Since oligomerization is very common and is crucial for protein activity, modulating this process is a highly promising therapeutic strategy that can be applied to many different diseases involving oligomeric proteins (Hayouka et al., 2007; Lawrence et al., 2008; Christ et al., 2012; Gabizon et al., 2012). Several compounds that are already in clinical use were later discovered to act via modulation of protein oligomerization. A well-known example is that of the anti-cancer drug Taxol, which was discovered in the stem bark of the pacific yew during the screening of plant-derived compounds for cytotoxic activity (Wani et al., 1971). It was later discovered that Taxol binds to β-tubulin (Löwe et al., 2001) and allosterically inhibits the assembly and disassembly dynamics of microtubules (Jordan et al., 1993; Derry et al., 1995), thus interfering with mitosis and inhibiting the division of cancer cells.

Many compounds that modulate protein oligomerization are still being discovered indirectly by screening methods that do not target protein oligomerization. However, a growing number of studies aim to discover molecules that directly target the oligomerization of a well characterized protein. The understanding of oligomeric protein structures and how they are regulated significantly progressed in recent years. Structures determined by NMR and X-ray crystallography enable detailed characterization of the oligomerization interfaces and the interactions that stabilize the oligomers (see for example Fermi et al., 1984; Jeffrey et al., 1995; Lange-Savage et al., 1997; Luger et al., 1997; Walters et al., 1997; Whitson et al., 2005; Sharma et al., 2010). Methods for precise determination of the oligomeric states of a protein and their relative populations, such as size exclusion chromatography (SEC) (Mateu and Fersht, 1998; Gotte et al., 2012; Yu et al., 2013), analytical ultracentrifugation (AUC) (Weinberg et al., 2004a; Murugan and Hung, 2012; Szymanski et al., 2013) and single molecule methods (Groulx et al., 2011; Paredes et al., 2012; Calebiro et al., 2013), improve our understanding of the thermodynamics and kinetics of oligomerization processes. Based on this knowledge, molecules that shift the oligomerization equilibrium of target proteins are being developed using techniques ranging from de novo design to combinatorial screening. This review will cover the latest developments in this field and their application to various disease-related proteins. The compounds discussed in this study are summarized in table S1.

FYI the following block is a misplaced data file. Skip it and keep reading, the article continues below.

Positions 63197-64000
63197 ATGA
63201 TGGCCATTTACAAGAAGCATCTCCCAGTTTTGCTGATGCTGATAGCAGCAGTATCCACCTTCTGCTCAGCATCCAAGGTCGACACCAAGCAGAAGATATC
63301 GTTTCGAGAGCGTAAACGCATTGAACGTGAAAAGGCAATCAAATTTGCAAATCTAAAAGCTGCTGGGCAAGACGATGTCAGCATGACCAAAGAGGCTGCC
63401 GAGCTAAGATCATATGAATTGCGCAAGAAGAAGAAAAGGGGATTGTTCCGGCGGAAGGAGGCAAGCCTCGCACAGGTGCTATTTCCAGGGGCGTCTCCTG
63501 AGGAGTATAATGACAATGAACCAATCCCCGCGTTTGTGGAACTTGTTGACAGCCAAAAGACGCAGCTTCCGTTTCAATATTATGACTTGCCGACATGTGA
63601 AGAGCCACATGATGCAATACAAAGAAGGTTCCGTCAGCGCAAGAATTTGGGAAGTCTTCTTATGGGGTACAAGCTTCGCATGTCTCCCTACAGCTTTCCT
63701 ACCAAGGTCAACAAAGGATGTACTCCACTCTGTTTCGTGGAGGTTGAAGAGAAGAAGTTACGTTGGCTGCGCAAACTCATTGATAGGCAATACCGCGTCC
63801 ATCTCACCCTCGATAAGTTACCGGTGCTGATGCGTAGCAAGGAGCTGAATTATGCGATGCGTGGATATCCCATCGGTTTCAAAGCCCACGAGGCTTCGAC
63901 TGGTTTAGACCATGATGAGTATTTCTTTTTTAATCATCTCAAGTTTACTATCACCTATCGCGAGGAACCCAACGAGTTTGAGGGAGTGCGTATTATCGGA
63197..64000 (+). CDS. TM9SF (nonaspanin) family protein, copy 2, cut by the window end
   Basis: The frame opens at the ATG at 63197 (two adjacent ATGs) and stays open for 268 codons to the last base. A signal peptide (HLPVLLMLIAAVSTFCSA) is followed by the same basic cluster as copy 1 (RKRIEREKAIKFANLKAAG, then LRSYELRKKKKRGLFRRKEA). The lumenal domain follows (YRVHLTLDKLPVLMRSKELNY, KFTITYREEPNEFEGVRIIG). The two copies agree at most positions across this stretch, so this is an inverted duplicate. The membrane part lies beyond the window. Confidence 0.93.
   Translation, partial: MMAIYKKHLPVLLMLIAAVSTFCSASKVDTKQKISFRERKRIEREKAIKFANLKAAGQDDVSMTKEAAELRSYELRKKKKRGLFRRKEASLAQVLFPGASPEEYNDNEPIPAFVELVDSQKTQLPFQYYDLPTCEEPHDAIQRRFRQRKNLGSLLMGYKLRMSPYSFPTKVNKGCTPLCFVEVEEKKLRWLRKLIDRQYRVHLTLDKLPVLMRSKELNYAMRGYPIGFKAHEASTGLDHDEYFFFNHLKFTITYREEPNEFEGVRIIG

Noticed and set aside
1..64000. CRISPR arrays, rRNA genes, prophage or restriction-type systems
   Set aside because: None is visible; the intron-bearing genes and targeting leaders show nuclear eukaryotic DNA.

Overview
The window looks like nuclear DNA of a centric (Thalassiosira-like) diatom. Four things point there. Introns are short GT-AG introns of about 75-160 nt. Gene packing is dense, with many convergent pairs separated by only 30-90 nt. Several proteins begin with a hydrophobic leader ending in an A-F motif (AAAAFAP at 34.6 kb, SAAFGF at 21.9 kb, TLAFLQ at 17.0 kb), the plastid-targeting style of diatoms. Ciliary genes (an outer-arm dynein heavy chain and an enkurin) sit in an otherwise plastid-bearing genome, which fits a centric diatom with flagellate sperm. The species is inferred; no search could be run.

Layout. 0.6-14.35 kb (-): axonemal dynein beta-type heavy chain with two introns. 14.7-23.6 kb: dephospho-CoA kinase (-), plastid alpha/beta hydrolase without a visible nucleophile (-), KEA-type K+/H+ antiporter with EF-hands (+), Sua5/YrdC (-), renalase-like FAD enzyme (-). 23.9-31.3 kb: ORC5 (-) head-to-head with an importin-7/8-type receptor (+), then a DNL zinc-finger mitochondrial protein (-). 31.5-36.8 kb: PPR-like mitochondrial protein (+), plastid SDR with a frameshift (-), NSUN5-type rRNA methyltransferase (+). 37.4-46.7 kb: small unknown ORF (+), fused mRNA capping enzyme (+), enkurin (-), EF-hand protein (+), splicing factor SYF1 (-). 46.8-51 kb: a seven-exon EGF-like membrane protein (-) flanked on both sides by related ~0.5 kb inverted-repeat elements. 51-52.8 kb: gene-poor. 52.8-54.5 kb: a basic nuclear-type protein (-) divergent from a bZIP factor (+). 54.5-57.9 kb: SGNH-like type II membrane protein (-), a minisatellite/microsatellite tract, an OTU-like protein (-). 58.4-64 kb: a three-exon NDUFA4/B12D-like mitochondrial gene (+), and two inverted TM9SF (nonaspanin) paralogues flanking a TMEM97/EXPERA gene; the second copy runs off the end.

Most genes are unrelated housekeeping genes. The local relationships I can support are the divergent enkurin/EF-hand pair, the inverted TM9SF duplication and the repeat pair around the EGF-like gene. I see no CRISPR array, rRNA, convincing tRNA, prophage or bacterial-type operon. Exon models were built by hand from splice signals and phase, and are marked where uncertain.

Mechanisms of Modulating the Oligomerization Equilibrium of Proteins

Modulation of protein oligomerization can take place by various mechanisms. In the simplest mechanism, inhibition of oligomerization can be achieved by molecules that bind directly to the oligomerization interface and competitively block it (He et al., 2005), thus preventing oligomerization (Figure 1A). These competitive oligomerization inhibitors do not act by stabilizing a specific oligomeric state and are thus outside the scope of this review. Alternatively, molecules may stabilize a specific oligomer by binding near the oligomerization interface (Kessl et al., 2009) (Figure 1B) or by binding to several monomers simultaneously (Teufel et al., 2007) (Figure 1C).

FIGURE 1
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Figure 1. Schematic illustrations of mechanisms of modulation of protein oligomerization. (A) Direct blocking of oligomerization interfaces; (B) Binding to or near the oligomerization interface and stabilizing it; (C) Binding to several monomers simultaneously; (D) Morpheein mechanism (Jaffe, 2005). The conformations determine the stoichiometry of the full oligomer. In this example, a ligand binds the monomer and stabilizes the conformation that promotes formation of a different oligomer.